Apple has been quietly removing the security tethers that keep display iPhones from being stolen from its stores, which could make it a little easier for thieves to walk out with them in their pocket.
Though, apparently, Apple isn’t all that worried about it.
The company’s redesigned flagship store in London is set to reopen this weekend, and when customers walk in, the phones will be displayed without those pesky tethers chaining them to the tables. MacRumors also reported tethers have been removed from two other U.K. stores and from one in Canada.
So, why the change?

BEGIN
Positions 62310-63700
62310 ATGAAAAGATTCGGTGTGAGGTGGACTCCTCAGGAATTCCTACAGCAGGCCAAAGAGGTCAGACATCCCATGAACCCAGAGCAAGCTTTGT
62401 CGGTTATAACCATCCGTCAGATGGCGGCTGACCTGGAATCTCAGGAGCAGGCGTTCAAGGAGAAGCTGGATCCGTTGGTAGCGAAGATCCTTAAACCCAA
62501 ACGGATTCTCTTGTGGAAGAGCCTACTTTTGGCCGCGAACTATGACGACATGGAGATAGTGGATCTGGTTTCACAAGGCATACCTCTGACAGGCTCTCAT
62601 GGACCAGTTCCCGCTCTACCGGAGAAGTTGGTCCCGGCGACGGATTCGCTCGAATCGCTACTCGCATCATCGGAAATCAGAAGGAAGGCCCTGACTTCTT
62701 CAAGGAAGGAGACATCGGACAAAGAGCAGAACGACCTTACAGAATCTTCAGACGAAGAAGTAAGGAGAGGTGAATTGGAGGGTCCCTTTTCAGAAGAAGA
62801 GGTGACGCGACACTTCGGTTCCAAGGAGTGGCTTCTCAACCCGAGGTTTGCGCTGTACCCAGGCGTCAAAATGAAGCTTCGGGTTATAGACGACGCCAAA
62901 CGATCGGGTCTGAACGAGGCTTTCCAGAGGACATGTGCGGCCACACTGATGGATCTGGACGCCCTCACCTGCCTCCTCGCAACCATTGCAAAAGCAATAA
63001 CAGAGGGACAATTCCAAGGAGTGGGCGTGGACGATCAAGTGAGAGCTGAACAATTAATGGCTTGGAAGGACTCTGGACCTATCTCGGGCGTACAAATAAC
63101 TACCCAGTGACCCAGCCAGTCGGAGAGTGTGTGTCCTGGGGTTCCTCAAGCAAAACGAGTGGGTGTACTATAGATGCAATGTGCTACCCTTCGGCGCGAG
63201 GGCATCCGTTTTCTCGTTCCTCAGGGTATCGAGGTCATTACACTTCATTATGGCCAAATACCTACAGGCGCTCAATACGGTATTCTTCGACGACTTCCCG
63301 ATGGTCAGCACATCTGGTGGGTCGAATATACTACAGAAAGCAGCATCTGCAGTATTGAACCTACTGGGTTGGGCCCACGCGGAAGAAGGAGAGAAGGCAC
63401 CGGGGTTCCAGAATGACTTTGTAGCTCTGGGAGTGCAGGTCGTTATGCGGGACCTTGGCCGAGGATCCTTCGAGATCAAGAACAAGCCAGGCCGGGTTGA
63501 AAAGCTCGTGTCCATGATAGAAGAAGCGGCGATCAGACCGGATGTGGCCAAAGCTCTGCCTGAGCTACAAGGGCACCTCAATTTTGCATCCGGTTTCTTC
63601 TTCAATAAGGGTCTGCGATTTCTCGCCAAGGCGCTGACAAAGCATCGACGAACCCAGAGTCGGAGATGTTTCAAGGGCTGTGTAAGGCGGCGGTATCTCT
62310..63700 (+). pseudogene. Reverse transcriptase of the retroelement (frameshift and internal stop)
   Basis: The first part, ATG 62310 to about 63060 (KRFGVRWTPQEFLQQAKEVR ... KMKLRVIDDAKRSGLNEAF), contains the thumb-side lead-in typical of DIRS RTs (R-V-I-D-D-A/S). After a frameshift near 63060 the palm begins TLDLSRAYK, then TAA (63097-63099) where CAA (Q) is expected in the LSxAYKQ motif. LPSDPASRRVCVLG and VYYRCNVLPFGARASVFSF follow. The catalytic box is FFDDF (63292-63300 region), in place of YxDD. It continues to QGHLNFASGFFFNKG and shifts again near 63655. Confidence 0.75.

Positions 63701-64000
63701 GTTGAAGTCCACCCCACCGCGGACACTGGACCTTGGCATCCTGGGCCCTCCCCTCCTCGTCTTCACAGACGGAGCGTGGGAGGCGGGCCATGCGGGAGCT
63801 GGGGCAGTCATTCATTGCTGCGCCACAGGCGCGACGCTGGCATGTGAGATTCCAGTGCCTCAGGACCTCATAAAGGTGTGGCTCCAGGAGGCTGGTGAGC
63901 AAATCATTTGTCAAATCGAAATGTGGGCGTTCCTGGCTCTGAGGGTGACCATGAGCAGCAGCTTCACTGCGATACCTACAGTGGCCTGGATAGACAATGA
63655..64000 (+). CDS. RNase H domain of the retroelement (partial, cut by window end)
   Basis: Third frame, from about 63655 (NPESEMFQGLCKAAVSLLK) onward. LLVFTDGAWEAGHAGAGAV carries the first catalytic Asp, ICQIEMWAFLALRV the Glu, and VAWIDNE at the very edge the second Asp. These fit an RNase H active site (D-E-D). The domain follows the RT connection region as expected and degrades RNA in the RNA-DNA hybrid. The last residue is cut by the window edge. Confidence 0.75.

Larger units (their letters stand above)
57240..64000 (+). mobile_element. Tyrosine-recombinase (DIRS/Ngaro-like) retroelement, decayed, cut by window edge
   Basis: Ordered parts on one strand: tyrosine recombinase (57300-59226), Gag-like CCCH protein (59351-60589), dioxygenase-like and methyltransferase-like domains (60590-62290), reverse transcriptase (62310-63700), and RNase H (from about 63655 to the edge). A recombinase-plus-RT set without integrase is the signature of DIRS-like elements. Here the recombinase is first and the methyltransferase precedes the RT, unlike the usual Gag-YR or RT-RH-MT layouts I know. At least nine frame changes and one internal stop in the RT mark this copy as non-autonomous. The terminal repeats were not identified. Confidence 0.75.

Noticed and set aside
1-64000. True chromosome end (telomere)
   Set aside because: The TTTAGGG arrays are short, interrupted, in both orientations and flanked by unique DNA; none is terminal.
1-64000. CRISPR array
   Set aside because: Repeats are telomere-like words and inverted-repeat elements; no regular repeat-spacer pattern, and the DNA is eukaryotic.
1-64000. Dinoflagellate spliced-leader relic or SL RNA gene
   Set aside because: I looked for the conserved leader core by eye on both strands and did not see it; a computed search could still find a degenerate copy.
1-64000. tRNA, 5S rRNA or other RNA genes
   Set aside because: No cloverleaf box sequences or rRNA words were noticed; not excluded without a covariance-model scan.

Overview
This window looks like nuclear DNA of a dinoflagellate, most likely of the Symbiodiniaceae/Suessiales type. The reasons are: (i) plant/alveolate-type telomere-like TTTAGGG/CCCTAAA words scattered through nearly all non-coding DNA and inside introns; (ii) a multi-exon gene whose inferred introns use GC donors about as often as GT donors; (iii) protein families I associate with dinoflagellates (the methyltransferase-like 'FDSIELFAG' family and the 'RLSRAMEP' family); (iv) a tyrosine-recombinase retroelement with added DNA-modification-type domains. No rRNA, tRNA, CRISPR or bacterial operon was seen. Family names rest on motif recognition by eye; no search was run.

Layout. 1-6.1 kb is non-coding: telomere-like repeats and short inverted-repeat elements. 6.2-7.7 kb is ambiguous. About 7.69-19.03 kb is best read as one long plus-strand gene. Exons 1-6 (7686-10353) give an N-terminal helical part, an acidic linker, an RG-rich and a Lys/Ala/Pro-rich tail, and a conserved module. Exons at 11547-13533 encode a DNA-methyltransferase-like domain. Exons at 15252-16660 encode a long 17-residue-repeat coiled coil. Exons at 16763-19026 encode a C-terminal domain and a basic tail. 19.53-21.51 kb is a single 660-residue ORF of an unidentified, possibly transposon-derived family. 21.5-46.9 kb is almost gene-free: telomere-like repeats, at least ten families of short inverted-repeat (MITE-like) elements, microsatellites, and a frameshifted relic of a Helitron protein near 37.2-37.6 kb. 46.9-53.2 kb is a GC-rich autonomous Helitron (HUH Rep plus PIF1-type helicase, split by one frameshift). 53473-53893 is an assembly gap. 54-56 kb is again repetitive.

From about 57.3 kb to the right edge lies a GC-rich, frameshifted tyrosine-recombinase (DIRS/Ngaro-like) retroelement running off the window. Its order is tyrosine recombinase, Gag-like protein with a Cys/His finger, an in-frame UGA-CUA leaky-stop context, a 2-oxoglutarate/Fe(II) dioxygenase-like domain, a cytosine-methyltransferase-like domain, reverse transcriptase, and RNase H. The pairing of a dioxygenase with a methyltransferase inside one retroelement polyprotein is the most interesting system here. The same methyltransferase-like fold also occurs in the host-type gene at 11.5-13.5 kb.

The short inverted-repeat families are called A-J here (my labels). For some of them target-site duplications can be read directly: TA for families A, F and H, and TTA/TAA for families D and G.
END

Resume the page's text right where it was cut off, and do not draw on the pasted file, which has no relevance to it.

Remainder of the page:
Apple told CNET that the tethers make it harder for customers to hold the device properly, try out cases, and see how the phone feels inside their pocket. The company added that any phone taken out of the store would set off alarms, and, if all else fails, they can be remotely bricked.
Obviously, a thief would have to avoid security cameras and store employees if they were trying to make off with a phone. But beyond this, it seems possible that they could just turn the phone’s Airplane Mode on, which turns off cellular voice and data, Bluetooth, and Wi-Fi transmissions, effectively making any kind of tracking on Find my iPhone or remote wiping of it impossible. It’s not clear whether Apple’s display models have some other software running in the background that tracks them, Airplane mode or not. Computers and iPads are still using the security tethers.
This post first appeared on Business Insider.